What’s On: Another 1894 Cape

Here’s one our latest fit samples, in this case a cape based on an original 1894 pattern:

And for a colse-up of the collar:

And here’s a little of the construction process. Here we’re chalking out the lining:

And after cutting out the wool main cape:

And a burn test before starting- yes, it’s 100% wool. 🙂

This cloak is constructed from a patterned wool print fabric. The base fabric is a camel-colored brown and the pattern is black. The lining is a medium-weight cotton sateen. Stay tuned for more!

Looking Back…Clockwork Alchemy


Going through some older pictures, I came across this one from our 2016 trip to the Clockwork Alchemy Convention. I designed these two dresses for our entry in the fashion show. The evening dress on the left is our latest design, the “Lucy”, named after Lucy Westenra, the ill-fated companion of Mina Harker in Bram Stoker’s book Dracula and the subsequent Dracula movies. The dress on the right, the “Camille” is a lavender day dress in shades of lavender with amethyst accents. Both dresses are executed in the Mid-Bustle Era style (late 1870s/early 1880s) and represent some our most recent creations. While there were some challenges making these designs work for the parameters of the fashion show, I was very pleased with the result and I look forward to returning to Clockwork in 2019. 🙂



Now That’s a Wrap!

Living in Southern California, there is rarely a need for cloaks and mantles so it’s something that we’ve never really considered until you have to… 🙂

Karin Cloak

Oh, those Victorians! They sure knew how to make an entrance! Last night I finished an evening cloak for my new ballgown for our London/Bath trip. Rain in a silk satin dress? No problem…I will be fine from hotel taxi to the ball. 🙂

Karin Cloak

Karin Cloak

So what inspired my design? Well, there are many sources of which these are just a few… 🙂

Pingat Opera Cloak c. 1882

Emile Pingat, Opera Cloak, c. 1882; Metropolitan Museum of Art (C.I.60.42.13)


Mantle Worth Outerwear Late 1890s

Worth, Evening Mantle, c. Late 1890s; Metropolitan Museum of Art (C.I.51.69.2)

Dolman Mantle Late 19th Century

Dolman/Mantle, Late 19th Century; Augusta Auctions (32.14685.160.71)

As for construction, Basically, I started with an original period pattern dating from 1891 and modified accordingly. The most important thing was that I needed this to fit over a sloping ballgown bustle, so I flared the side piece and the center back piece from the hip down for room, otherwise it will only work for the 1890s and up. The armscye I also cut wider, only so a puffy ballgown sleeve could reach through without a struggle, otherwise that required no fussing. I skipped the collar (because I own the shortest neck in the world) and opted to face a shallow v-neckline. The drapey sleeves required a little Origami technique to figure out but they’re simpler than they look. I also strongly recommend lining this garment. Finally, I also added drapery weights for swing.

That’s it pretty much in a nutshell. I’ll be posting some pictures of the cloak in action very soon so stay tuned!



Now That’s A Wrap!

Living in Southern California and the Southwest in general, it’s easy to get spoiled with all the great weather- warm, sunny, and few or no clouds. Rain is relatively infrequent so it’s usually something we just don’t think about. Well, it hit us that England is quite the opposite and especially when it comes to rain so we had to do a slight re-think about our wardrobe for the Victorian Ball in Bath and that means a cape. 🙂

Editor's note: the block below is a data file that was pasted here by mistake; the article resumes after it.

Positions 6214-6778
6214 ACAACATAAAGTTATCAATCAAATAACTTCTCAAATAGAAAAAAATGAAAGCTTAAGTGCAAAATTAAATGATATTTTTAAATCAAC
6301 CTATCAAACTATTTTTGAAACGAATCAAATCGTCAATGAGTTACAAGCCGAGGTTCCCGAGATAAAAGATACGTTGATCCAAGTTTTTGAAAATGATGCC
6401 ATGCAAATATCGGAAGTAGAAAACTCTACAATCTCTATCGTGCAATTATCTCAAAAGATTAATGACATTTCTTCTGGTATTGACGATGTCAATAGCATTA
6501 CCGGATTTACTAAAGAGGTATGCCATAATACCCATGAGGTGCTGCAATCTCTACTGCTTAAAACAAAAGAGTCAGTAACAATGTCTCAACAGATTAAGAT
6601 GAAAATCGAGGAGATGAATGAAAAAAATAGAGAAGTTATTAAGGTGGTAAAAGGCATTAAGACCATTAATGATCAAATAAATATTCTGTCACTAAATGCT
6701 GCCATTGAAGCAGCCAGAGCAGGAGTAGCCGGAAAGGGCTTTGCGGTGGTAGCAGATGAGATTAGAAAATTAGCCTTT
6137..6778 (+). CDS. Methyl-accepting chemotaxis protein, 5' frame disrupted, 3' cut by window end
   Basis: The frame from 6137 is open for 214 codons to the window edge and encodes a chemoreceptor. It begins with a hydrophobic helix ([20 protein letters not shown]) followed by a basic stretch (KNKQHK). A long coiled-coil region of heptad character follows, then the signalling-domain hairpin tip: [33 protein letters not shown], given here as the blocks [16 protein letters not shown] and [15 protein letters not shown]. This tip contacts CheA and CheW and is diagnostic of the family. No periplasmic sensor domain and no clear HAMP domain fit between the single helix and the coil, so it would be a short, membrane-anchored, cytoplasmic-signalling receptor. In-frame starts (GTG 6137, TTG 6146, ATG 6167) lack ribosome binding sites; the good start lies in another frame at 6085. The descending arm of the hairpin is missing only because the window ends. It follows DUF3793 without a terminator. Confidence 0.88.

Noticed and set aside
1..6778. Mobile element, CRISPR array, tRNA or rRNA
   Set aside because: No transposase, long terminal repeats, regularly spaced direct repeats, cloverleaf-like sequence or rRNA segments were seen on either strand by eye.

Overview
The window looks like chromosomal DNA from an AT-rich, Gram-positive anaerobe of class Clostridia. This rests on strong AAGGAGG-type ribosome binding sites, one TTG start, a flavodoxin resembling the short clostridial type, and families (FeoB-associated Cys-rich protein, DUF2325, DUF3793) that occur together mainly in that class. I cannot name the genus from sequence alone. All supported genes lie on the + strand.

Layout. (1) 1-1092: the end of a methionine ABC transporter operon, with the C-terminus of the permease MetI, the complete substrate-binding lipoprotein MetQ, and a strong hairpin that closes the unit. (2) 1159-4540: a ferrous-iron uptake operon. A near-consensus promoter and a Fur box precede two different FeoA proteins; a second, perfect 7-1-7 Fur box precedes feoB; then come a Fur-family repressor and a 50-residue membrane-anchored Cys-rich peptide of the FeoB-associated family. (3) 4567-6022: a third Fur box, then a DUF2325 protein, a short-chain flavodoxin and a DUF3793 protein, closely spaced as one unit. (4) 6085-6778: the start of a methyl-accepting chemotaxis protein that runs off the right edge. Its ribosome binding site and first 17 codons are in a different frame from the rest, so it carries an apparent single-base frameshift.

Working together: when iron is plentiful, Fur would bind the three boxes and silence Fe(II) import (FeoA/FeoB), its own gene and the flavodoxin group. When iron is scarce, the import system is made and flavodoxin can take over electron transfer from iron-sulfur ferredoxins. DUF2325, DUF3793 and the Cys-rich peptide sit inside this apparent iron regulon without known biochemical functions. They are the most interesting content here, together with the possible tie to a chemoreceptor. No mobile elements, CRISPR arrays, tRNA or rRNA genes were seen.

Karin Atelier Cloak Mantle

What to do? Obviously an evening cloak of some sort but since we’ve never really needed one in the past, it’s not something that I’ve given much thought to so it was time to a little research into evening cloaks…so here’s some of the many examples I found:

Cloak Pingat c. 1888 - 1890

Emile Pingat, Evening Cloak, c. 1888 – 1890; Metropolitan Museum of Art

This opera cloak made by Pingat in circa 1882 especially caught my eye- the combination of fur and feathers combined with the floral design decoration ivory silk satin is simply stunning.

Pingat Opera Cloak c. 1882

Emile Pingat, Opera Cloak, c. 1882; Metropolitan Museum of Art (C.I.60.42.13)

Pingat Opera Cloak c. 1882

Side Profile

Pingat Opera Cloak c. 1882

Three-Quarter Rear View

And here’s the cloak worn over a dress:

Emile Pingat Opera Cloak c. 1882

Cloak Pingat c. 1879 - 1880

Emile Pingat, Cloak, c. 1879 – 1880; Metropolitan Museum of Art (C.I.60.6.7)

Cloak Pingat c. 1879 - 1880

Three-Quarter Rear View

Cloak Mantle Pingat c. 1891

Emile Pingat, Mantle, c. 1891; Los Angeles County Museum of Art (M.2007.211.38)

Interestingly enough, In my search, it seemed that the most striking examples were those may by Emile Pingat and after some thought, we decided that a full-length cloak would be the most effective and practical design, especially given that my ball gown is a Mid-Bustle Era design so after going through my collection of original patterns, I came up with one from the early 1890s that I could modify:

Karin Cloak

Angus,  our creative consultant checks out the faux fur, trying to determine what animal it came from…

Karin Cloak

Curved gores follow the shape of the underlying ball gown.

Karin Mantle Cloak

Here’s a good view of the corded floral design.

We’ve used a pale blue silk satin and lined it in ivory silk moire. The cloak is also trimmed in a faux fur (primarily to avoid issues with potential vermin infestation). The cloak is still under construction but we’ll be finished soon and when we are we’ll post some more views here. 🙂